The next most significant temple is another UNESCO World Heritage Site, the 10th century Hindu complex of Prambanan.
Apart from its impressive height and intricate design, the sheer number of temples in this compound is extraordinary. Its primary yard contains a total of 11 temples, with its principal temples dedicated to the deities Vishnu, Shiva and Brahma.
Surrounding these are 224 smaller temples of identical design, known as perwara temples, meaning guardian or complementary in English.
The entrance fee to Prambanan temple and Borobudur is US$17 (approximately S$21.60) and US$20 (approximately S$25.40) respectively. Prior arrangements must be made if you wish to view the sunrise at the temples.
5. Shopping at Malioboro Street
If you're on the hunt for cheap shopping, the main street in the heart of Yogyakarta is the place to be. Buy local delicacies at a good price from the many small shops that line the road.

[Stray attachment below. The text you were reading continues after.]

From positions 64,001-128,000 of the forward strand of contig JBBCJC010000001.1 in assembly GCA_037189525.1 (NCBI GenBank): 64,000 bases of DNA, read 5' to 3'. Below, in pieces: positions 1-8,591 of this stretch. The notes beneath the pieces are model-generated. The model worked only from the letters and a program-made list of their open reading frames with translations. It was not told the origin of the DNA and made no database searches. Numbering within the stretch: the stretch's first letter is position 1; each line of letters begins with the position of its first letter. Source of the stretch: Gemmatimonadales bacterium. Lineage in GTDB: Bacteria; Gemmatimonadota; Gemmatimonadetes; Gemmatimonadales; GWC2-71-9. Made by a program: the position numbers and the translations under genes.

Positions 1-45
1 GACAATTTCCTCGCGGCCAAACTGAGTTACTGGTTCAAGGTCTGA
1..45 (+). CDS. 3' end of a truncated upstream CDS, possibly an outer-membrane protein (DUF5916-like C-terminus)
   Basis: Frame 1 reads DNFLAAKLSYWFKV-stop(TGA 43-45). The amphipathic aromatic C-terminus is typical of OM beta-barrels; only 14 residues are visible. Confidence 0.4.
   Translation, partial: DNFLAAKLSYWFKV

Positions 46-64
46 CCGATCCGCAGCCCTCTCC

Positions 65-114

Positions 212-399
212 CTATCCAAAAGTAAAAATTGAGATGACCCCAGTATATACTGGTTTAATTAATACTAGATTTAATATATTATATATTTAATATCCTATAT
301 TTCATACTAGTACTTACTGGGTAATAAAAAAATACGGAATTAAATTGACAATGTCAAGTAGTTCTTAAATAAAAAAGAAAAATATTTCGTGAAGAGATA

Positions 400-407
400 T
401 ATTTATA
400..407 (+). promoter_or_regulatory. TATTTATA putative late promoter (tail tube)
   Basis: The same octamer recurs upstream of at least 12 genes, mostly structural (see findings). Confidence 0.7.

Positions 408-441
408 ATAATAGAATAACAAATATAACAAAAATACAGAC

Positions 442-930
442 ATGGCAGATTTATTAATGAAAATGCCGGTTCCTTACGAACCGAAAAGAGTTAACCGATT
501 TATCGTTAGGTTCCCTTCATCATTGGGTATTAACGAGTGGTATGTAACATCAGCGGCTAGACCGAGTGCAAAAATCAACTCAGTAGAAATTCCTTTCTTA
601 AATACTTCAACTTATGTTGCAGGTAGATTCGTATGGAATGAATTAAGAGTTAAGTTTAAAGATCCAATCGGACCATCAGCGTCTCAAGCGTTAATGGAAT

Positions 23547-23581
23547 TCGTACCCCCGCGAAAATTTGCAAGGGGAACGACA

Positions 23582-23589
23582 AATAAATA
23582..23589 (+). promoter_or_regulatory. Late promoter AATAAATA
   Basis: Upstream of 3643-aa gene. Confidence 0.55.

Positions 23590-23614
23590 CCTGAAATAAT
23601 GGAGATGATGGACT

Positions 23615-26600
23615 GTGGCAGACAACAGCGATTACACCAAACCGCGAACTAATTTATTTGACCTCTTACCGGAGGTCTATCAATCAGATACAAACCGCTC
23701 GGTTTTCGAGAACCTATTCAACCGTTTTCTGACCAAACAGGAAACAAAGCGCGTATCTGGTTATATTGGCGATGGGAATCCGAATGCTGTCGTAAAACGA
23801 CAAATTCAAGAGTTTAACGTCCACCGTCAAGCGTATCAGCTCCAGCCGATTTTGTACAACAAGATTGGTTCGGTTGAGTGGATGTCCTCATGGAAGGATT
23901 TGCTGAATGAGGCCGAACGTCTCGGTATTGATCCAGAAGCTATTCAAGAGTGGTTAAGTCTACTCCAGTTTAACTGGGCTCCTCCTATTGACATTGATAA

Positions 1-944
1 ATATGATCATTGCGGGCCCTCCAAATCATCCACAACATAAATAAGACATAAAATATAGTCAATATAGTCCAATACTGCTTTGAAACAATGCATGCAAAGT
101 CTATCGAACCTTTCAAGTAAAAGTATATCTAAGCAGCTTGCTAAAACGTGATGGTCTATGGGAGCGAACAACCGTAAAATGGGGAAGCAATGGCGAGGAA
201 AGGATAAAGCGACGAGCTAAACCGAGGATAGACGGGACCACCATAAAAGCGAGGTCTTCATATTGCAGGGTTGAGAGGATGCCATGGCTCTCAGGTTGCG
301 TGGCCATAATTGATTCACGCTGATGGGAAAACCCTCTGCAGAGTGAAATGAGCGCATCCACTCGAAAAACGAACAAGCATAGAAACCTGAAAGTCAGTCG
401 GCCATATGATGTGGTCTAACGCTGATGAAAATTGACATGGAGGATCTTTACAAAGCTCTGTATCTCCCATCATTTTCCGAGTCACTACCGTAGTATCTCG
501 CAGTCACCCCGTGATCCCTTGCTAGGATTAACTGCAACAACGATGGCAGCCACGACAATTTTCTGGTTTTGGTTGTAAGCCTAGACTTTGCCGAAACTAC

If you visit the street at night, however, you'll see that the whole area is transformed into a hip hangout for locals and tourists alike.
Many vendors will have put out an assortment of goods for sale on their plastic mats and the younger ones will be busking while wearing a myriad of costumes from that of a zombie to even Hello Kitty.
Don't forget to try out the street food at a warung lesehan for supper when at Malioboro Street.
You might get a culture shock at first as this involves sitting by the roadside on rattan mats, but the scrumptious dishes of ayam goreng, nasi gudeg and wedang ronde more than make up for it.
Malioboro is within walking distance from Tugu Railway Station. You can get there on foot, ride a becak (a trishaw that offers you an unobstructed view of the city) or sit on a horse-drawn cart called the andong.
6. Learning about Yogyakarta's history at the Keraton
The royal palace is known in Yogyakarta as the Keraton.
It is the living quarters of the current king, Sultan Hamengkubuwono, and his family.